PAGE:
An employee of U.S. Immigration and Customs Enforcement resigned and faced further punitive measures after it was revealed that she used her time while on the clock to campaign for Hillary Clinton during the 2016 presidential election.
As the Washington Times reported, the news broke this week in the form of a statement from the U.S. Office of Special Counsel.
Though the employee was not named in the report, special counsel Henry J. Kerner described the Hatch Act violations she is accused of committing.
The federal law, which has been in effect since 1939, serves to restrict the political activities of individuals earning a taxpayer-based income.
As the OSC explained, the Hatch Act’s “purposes are to ensure that federal programs are administered in a nonpartisan fashion, to protect federal employees from political coercion in the workplace, and to ensure that federal employees are advanced based on merit and not based on political affiliation.”
The unnamed ICE employee allegedly sent more than 100 separate politically themed messages through social media platforms ahead of the 2016 election. In addition to the posts urging voters to support Clinton, investigators believe she engaged in pro-Clinton activism while at work through conversations with her colleagues.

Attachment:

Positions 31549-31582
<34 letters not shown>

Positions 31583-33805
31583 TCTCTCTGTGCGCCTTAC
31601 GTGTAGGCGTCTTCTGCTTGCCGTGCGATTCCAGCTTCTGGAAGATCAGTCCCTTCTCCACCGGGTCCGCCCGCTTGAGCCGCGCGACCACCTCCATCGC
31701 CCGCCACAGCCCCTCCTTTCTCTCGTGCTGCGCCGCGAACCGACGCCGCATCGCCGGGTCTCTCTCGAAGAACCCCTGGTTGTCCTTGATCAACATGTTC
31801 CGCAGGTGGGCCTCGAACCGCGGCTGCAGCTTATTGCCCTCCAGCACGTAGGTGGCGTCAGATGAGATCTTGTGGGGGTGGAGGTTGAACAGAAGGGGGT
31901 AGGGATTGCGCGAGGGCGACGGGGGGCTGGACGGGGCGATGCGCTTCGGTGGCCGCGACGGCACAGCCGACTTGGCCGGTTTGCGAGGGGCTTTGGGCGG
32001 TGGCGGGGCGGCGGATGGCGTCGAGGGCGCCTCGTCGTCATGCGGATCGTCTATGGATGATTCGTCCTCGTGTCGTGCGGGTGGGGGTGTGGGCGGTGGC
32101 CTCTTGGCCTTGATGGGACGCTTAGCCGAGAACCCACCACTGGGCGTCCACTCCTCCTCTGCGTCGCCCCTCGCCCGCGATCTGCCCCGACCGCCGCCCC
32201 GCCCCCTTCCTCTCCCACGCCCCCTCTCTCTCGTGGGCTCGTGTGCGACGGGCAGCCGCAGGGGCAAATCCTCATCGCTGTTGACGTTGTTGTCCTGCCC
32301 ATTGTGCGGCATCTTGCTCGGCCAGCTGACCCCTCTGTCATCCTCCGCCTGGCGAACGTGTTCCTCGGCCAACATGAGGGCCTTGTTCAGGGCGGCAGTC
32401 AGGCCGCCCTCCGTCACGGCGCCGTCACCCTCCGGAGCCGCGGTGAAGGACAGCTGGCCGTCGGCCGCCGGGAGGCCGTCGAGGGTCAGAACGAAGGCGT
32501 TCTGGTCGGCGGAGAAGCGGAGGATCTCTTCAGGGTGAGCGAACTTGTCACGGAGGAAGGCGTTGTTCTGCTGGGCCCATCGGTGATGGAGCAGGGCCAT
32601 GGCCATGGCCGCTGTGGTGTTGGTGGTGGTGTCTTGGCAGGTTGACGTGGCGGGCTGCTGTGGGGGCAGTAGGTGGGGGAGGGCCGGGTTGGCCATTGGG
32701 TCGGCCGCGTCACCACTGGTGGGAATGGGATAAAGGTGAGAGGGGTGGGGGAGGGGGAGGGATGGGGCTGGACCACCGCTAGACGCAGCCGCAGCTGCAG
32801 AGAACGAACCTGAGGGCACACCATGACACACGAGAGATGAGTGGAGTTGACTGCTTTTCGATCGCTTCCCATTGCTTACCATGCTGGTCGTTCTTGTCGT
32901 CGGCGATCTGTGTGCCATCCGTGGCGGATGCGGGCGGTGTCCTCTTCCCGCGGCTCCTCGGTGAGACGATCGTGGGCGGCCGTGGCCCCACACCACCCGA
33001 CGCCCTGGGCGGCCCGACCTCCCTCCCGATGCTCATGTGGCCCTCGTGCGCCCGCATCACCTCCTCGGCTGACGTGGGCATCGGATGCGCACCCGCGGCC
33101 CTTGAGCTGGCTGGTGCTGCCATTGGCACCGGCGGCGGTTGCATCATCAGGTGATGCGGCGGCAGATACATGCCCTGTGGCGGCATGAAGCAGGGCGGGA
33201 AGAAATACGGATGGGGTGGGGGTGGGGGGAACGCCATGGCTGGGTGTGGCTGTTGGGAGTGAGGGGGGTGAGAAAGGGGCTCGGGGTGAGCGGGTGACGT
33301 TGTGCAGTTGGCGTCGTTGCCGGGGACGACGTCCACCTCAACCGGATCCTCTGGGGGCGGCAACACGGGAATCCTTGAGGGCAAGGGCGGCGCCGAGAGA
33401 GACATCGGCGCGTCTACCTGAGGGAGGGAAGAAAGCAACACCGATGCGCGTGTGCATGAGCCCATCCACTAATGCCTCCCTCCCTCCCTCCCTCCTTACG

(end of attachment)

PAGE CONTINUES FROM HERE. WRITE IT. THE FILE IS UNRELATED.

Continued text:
The messages were sent between March and November of 2016, according to the report.
“She also admitted to, while at work, telling coworkers to vote for Hillary Clinton and inviting them to attend a campaign rally,” the OSC statement added. “The punitive settlement terms considered that the employee had significant Hatch Act knowledge and received guidance from ICE via email and annual ethics training, but failed to change her behavior, even after OSC interviewed her.”
The special counsel explained the importance of nipping such conduct in the bud.
“When a federal employee emphatically and repeatedly engages in political activity while on duty or in the workplace, OSC takes that very seriously,” Kerner said.
In addition to tendering her resignation, the employee was also required to wait five years before seeking another position within the federal government.
“This employee thumbed her nose at the law and engaged in vocal partisan politics both with her colleagues and on social media,” the special counsel said.
According to Kerner, the employee should have been fully aware that her actions violated federal law.
“Considering her knowledge of the Hatch Act and continuing disregard for the law, this employee’s resignation and debarment from federal service are proportionate disciplinary actions,” he said.
The actions taken against this employee came after previous warning that her actions could get her in trouble. The OSC announcement indicated that she had been informed of possible ethics violations prior to the recent disciplinary measures.
As Kerner explained, the swift and decisive action against this employee should serve as a warning to other government employees to refrain from political activites.
“This case serves as an important reminder that federal employees must be mindful of the Hatch Act’s prohibitions, especially given the upcoming midterm elections,” he said.
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